Parents, teachers, grandparents, this is our job. Children need the gift of rules. People need the gift of rules at any age. The big question becomes who shall make these rules?

Not children and not old people who act like children.

Vivian Gussin Paley’s experiment with this rule in her kindergarten class went well. Children loved it. Many continued the rule into adulthood.

There was a relief from the tyranny of exclusion, not only for those excluded, but for those who felt they had an obligation to exclude non-friends from activities with their friends—a palpable feeling of relief is how I heard the author describe the classroom after the rule came to be.

We can study and postulate social theory, but I think it is quite simple: Love feels good.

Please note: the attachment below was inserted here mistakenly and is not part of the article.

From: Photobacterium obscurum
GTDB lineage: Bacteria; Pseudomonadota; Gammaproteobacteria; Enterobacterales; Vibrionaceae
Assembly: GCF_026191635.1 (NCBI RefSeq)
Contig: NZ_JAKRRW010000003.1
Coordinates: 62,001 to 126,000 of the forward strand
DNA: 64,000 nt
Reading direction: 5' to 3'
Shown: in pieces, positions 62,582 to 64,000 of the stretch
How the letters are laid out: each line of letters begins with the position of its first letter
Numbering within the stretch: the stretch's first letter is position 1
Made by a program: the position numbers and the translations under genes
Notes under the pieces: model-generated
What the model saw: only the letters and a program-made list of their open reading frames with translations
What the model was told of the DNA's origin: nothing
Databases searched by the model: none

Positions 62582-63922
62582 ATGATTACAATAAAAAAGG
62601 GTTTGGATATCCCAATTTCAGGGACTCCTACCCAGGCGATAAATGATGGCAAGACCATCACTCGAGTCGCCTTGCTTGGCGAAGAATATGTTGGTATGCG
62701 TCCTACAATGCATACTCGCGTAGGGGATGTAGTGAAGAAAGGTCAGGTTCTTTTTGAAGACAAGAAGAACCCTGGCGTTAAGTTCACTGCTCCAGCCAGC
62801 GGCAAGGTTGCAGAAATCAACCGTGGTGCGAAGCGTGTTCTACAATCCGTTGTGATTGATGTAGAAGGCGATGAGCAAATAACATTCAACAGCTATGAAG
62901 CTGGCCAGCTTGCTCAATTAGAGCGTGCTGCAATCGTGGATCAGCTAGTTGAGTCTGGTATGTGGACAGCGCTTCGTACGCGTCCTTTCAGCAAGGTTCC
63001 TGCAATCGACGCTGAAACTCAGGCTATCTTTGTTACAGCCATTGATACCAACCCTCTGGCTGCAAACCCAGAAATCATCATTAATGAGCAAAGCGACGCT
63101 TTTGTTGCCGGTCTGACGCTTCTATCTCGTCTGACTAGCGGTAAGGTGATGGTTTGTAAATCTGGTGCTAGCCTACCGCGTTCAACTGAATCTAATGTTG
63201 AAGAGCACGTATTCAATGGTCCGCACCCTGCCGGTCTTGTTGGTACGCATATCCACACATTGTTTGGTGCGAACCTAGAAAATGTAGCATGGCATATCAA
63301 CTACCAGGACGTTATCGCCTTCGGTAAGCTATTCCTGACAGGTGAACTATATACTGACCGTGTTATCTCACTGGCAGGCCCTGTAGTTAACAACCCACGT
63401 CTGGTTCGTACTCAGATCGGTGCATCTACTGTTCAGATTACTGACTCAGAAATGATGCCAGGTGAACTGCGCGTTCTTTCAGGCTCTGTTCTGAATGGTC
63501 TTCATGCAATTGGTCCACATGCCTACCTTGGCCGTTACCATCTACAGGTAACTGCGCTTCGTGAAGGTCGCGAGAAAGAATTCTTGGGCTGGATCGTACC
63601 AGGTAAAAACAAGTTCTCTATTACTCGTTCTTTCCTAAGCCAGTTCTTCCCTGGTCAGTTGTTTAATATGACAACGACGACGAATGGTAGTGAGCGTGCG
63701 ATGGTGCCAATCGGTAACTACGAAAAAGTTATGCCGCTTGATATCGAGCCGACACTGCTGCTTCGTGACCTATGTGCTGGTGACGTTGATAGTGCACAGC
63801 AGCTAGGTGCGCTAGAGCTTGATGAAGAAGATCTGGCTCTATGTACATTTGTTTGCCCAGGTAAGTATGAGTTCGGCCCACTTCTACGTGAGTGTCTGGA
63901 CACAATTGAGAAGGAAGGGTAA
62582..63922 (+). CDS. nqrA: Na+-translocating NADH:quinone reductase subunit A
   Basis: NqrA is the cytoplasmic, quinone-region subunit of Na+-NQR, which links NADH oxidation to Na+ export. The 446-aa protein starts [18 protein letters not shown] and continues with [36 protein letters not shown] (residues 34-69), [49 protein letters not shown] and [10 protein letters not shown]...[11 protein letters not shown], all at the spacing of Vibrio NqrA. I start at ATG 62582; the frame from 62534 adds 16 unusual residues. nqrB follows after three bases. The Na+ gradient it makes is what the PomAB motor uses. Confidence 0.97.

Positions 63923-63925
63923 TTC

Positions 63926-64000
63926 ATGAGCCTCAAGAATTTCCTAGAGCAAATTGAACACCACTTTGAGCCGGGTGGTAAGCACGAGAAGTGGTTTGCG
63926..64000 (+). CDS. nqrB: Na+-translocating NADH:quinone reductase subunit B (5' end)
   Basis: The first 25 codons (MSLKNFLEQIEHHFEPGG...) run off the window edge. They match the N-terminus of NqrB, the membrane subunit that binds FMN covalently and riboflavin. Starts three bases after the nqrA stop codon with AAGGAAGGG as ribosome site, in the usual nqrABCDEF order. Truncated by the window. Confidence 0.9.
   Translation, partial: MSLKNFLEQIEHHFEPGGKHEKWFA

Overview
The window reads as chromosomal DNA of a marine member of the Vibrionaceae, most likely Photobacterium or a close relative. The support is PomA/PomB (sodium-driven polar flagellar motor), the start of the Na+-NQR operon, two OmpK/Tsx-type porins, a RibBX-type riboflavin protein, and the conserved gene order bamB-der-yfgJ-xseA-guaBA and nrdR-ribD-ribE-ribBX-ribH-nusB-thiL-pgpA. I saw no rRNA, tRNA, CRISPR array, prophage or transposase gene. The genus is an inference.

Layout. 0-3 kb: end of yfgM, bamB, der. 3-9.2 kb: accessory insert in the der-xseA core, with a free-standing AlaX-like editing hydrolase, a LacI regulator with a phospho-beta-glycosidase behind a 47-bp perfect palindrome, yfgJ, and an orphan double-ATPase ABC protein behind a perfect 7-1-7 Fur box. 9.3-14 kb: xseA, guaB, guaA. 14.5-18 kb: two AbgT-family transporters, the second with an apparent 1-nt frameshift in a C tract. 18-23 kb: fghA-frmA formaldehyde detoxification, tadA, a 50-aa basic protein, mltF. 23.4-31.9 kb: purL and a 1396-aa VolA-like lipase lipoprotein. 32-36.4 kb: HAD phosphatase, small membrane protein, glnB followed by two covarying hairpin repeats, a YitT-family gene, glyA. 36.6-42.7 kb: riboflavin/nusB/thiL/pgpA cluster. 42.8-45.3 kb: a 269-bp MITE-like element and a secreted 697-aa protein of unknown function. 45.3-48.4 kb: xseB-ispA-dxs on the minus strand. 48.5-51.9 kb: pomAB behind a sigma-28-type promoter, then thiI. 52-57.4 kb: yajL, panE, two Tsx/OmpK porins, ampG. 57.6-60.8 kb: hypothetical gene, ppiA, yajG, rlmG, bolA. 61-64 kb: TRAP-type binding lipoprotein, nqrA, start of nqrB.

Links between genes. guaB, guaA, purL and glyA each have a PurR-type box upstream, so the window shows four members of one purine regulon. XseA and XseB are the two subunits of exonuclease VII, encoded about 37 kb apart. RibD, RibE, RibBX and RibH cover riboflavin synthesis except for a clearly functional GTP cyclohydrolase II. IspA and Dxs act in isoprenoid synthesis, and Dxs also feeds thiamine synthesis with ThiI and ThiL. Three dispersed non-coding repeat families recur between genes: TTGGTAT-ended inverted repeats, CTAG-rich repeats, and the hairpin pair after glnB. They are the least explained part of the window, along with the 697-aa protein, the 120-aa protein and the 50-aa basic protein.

We all want to be good, kind, nice people. We just don’t know how. We don’t know the rules, or we are too weak to enforce them upon ourselves. True freedom in the form of individual agency depends upon a socially responsible ethic.

So, like me or not, “Do you want to play?”

Science of Joy I: God’s Art

This is the season of anticipation of joy. For the next four weeks, I would like to explore the possibility of abundance and joy as appropriate for our human experience. Even as our hemisphere endures the coming of our darkest hours and the austerity of winter’s demands, we can rely upon the bounty of our harvests just celebrated and prepare for spring. We can celebrate our blessings and rely upon hope.

What does Our Creator teach us about joy through His art of Nature?

Last summer I walked the trails of Florence County land with my new camera. High in the sky above the sugar maples I spotted a raven and decided to experiment with the automatic focus and fast-frame shooting on a setting for motion. To my surprise, I was able to catch the bird in flight with a few shots. Here is one picture blown up several times.

Diving Raven